Learning from Columbia sex abuse cover up
Columbia University has recently been rocked by allegations of a cover up of sexual abuse by one of its obstetrician/gynaecologists. After a long and arduous process, Dr Robert Hadden (65), has been sentenced to 20 years in jail for sexually assaulting more than 200 of his patients.
As I write this article, hundreds more women are coming forward with reports of abuse. This would make Hadden one of the worst sexual predators in American history.
According to an article that appeared in The Intelligencer on 12 September 2023, Columbia University’s medical department acting head was alerted to the problem in 1993, when a woman reported sexual abuse during a pelvic examination. After a cursory check with Hadden’s assistant, who claimed she saw nothing, he let the matter drop. This was one of the first in a string of reports, some in writing, that were brought to their notice over the next three decades. Columbia was involved in consistently covering up reports, turning a blind eye to this doctor’s criminal conduct, and denying accountability at every step. It continued to employ the doctor, putting endless patients at risk of abuse. At this stage, Columbia has agreed to pay $236.5 million (R4.5 billion) to resolve lawsuits brought by 226 of his victims, while admitting no fault and placing the blame squarely on Hadden.
It’s natural to be shocked and horrified when reading this. We hold ourselves above this kind of behaviour, and would never imagine that we or any heads of our institutions could act in a similar manner. Though we all would want to do the right thing, we may find ourselves hampered by the complex issue of trust. In his book, Talking to Strangers, Malcolm Gladwell explores the question of trust within organisations, believing that they cannot function without trust. Employees need to feel trusted in order to fulfil their tasks. People need to be given the benefit of the doubt, and management cannot be second guessing their employees at every turn. In larger organisations, the need for trust becomes even greater. When an issue comes up, management needs to be able to trust the judgement of lower-level management in regards to issues concerning members of their team.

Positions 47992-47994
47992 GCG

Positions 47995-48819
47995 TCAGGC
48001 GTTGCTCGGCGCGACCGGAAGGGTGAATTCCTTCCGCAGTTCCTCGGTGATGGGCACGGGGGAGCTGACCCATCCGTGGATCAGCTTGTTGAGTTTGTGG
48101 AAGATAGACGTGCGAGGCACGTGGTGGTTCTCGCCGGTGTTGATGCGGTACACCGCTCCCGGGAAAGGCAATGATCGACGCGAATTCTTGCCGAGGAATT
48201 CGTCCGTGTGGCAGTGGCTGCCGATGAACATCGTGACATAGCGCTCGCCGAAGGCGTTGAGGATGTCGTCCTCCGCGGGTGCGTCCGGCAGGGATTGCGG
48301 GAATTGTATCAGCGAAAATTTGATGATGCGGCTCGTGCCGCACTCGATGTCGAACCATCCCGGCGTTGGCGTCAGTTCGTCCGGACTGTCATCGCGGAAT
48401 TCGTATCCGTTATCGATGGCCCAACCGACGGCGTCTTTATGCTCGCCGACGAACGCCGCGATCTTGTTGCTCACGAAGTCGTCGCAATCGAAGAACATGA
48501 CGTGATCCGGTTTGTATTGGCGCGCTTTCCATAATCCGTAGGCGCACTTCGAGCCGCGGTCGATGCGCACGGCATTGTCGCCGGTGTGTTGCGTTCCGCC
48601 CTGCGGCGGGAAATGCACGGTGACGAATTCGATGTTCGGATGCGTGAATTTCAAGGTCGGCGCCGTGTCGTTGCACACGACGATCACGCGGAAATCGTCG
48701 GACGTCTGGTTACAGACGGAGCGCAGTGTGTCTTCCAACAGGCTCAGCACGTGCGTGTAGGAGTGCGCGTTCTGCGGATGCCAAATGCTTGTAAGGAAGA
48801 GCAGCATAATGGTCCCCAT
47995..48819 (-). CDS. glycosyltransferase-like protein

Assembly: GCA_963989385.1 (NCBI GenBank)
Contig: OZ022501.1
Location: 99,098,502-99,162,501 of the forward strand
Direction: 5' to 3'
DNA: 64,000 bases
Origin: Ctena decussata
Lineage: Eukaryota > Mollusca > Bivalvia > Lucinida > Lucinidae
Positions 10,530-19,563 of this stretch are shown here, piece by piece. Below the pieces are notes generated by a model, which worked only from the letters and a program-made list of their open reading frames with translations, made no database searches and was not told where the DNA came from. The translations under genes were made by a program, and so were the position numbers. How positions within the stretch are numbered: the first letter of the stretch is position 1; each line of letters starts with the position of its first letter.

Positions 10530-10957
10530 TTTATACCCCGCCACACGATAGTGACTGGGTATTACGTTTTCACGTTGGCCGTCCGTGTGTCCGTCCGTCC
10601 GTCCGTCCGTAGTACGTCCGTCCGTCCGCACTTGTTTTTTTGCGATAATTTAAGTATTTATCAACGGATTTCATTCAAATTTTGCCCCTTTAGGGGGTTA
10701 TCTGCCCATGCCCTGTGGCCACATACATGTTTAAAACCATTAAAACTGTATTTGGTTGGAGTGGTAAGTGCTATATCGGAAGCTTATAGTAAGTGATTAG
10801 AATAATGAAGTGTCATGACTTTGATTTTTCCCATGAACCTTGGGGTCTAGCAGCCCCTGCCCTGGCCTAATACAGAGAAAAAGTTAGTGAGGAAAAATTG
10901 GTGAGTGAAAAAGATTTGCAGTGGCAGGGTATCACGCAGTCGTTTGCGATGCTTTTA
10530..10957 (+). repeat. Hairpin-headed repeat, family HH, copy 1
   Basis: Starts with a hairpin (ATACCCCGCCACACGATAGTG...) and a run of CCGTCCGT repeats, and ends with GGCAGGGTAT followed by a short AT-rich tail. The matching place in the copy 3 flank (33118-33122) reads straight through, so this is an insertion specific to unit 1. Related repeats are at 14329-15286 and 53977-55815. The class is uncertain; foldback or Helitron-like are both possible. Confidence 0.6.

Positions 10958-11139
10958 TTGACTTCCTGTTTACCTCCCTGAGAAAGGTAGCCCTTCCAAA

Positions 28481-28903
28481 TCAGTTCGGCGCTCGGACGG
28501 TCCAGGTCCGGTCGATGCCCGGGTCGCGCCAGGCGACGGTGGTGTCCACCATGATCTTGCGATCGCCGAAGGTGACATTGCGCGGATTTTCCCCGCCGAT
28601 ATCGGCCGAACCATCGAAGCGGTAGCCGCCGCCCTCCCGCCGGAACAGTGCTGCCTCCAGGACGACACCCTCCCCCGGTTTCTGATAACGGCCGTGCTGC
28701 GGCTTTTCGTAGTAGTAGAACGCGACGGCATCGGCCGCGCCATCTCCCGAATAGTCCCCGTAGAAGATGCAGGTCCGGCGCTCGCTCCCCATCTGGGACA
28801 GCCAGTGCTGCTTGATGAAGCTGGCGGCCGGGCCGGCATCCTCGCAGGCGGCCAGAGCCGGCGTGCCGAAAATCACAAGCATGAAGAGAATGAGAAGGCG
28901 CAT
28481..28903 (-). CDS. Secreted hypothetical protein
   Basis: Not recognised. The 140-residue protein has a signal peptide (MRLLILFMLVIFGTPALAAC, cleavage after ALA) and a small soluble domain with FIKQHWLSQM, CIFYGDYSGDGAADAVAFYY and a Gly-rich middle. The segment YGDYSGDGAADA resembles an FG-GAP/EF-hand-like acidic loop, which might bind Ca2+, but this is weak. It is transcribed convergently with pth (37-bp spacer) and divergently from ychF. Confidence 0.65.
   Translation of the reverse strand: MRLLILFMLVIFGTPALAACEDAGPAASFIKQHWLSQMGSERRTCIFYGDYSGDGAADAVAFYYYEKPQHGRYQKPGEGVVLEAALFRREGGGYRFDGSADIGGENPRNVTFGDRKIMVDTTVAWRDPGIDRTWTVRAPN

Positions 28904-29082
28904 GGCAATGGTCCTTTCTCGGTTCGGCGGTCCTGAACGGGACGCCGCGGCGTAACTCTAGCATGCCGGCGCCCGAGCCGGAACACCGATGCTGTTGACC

Let’s hypothesise for a minute. What if you’re the chief executive or head of a local school, shul, youth movement, or prominent communal organisation? You have given years of your life to building this organisation, which is extremely close to your heart. Now, an allegation of sexual abuse is made against one of your staff members, volunteers, or congregants. Without doubt, the foundation of your world would be shaken and you would find it immensely difficult to believe that it could be possible.
It may be someone who you know well, is integral to the functioning of your organisation, and who you trust implicitly. However, your natural inclination to trust, which is a necessary component of leadership, may unconsciously trip you up. You may find yourself giving the person the benefit of the doubt in spite of the seriousness of the allegation. You may even get caught up in protecting them and advocating for them and their innocence. This may lead you down a dark tunnel, which can ultimately result in your involvement in a cover up and sometimes in cases of sexual abuse, victim blaming. Furthermore, if the individual is a wealthy and significant contributor to your institution, it would affect your objectivity, and you may be inclined to protect the perpetrator in order to guarantee their financial support. Other considerations which might come into play could be your institution’s legal liability for these incidences, as well as the reputational damage your institution may suffer.